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Tuesday, 7 December 2010



Ryan reunites with his old band going double or nothing.

SALISBURY, ENGLAND - SEPTEMBER 17: Ryan Adams performs live on the Garden Stage on the third day of ''The End Of The Road Festival'' on September 17, 2006 near Salisbury, England. (Photo by Samir Hussein/Getty Images)

He's known as a wild man but he's married to a pop star. People still confuse him with Bryan Adams but he really is his own man. Ryan Adams name doest get lumped in with some of the greats but still the man has amassed an amazing, cohesive catalogue. Simply put Adams is one of the best singer/songwriters around today. From Whiskeytown to 'Cardinology'. The work speaks for itself.

After going solo for a limited edition and time with the great, heavy metal piece 'Orion'. Ryan reunites (sort of) with The Cardinals, for a dual, double disc effort entitled 'III/IV'. This may not actually be the reunion we think. This 21 track effort is a collection of records from the 'Easy Tiger' sessions. A Cardinals album that was billed as solo and definitely wasn't an album where the collective took it easy roaring with classics like 'Two Hearts', 'Off Broadway', 'Goodnight Rose' and 'Nobody Listens To Silence'.

These outtakes and B-sides are strong also proving these where A star sessions. It all begins with 'Breakdown Into The Resolve' an epic, trademark classic from the band showing us that we've missed Ryan Adams and The Cardinals. Deep lyrics like "Like a shadow in the light, stand up and be counted/I was born to be betrayed, its cleared that I'm clearly afraid of" delve into the singers soul. 'Dear Candy' follows and this sweet number could be a single. Another track where Ryan gets his teeth into relationship stories.

The uplifting and building track 'Ultraviolet Light' is as bright and epic as this albums artwork with Adams proving yet another catchy chant. There are pop friendly tracks like 'Kisses Start Wars' and 'Stop Playing With My Heart' which are so versatile that if they weren't so rock and roll Mandy Moore could sing them.

We've not even moved on to the second disc and there's genuinely good honest tracks like 'Wasteland' and 'Lovely And Blue'. You can also light a candle for the sickly sweet, but nice 'Happy Birthday', with it's corny but celebratory lyrics, "Happy Birthday, I'm Your Birthday Cake". In fact even if this album was just one disc, these b-sides would act as the perfect holiday gift, as 'III' feels like an album of it's own.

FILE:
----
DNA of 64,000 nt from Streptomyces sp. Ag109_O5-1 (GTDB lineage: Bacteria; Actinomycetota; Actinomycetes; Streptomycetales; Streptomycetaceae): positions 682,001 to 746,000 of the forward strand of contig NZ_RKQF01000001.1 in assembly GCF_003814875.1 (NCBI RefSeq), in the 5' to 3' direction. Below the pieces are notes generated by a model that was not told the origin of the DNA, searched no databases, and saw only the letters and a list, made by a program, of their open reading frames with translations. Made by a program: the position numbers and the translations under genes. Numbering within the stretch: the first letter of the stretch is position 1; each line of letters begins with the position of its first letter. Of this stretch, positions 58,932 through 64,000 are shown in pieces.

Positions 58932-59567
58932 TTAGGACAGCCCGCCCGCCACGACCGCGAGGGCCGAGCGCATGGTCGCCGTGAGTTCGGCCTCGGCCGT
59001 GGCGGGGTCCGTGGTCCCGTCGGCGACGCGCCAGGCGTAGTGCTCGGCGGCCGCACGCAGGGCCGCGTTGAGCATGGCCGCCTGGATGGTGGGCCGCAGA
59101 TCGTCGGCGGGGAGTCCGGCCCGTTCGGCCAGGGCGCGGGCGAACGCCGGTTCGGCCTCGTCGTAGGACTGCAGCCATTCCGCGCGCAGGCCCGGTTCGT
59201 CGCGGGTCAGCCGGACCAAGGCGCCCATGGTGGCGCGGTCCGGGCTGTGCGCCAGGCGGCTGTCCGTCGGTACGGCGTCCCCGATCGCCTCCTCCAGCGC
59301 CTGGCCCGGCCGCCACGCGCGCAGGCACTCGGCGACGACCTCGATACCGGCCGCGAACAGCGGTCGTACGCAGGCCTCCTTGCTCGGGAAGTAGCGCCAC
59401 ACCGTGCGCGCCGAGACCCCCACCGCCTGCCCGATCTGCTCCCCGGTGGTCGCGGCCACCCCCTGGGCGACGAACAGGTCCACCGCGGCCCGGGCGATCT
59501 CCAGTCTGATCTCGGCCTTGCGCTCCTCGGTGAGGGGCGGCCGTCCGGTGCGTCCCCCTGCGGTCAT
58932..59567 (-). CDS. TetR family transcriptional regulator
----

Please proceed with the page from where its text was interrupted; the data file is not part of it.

As does 'IV' the second disc. It only gets better from here. Is that true you ask? Well listen to the brilliant, upbeat, guitar twanging 'No' and try and say anything but yes. With the fast paced, kinetic 'Numbers' the singer and his band prove that with quality like this, over two discs they really can play the numerical game. Just like their previous double effort 'Cold Roses' the vast set feels so cohesive as one album spread over to two discs and twenty tracks. It's not over indulgence but underrated greatness. A true sign of greatness is how all whilst maintaining their signature sound the group are incredibly versatile as this rock and roll goes from Ryan's heavier side ('Icebreaker') to his more country roots ('Gracie').

Even when the songs get too dark like, 'Sewers At The Bottom Of The Wishing Well' or 'Death and Rats' the poignant depth is as potent as the moonlight. The band may sound like similar classic rock and roll but there not to be 'Typecast', just like the slower, deeper song of the same name. Plus the album cut 'Star Wars' feels like something that inspired this years L.P. 'Orion'. As 'III' and the two disc set comes to a close we hear 'My Favourite Song' and a 'P.S' but still the collectives collection really do save the best for last. The six minute, 'Kill The Lights' is an epic, city slicking classic. With a great four minute guitar solo to finish you can not deny the talents of The Cardinals or Ryan Adams. Truly brilliant.

As Ryan Adams and his Cardinals give us a body of great work it's hoped this release reunion isn't just one for the catalogues. 'III/IV' proves this group has strength in depth and a volume of great records that can stretch across several CD's. These sessions struck some brilliant sounds but it's now time we heard even more, new stories from those 'Jacksonville City Nights'. It would be a sin not to see some new music from this act. TIM DAVID HARVEY.

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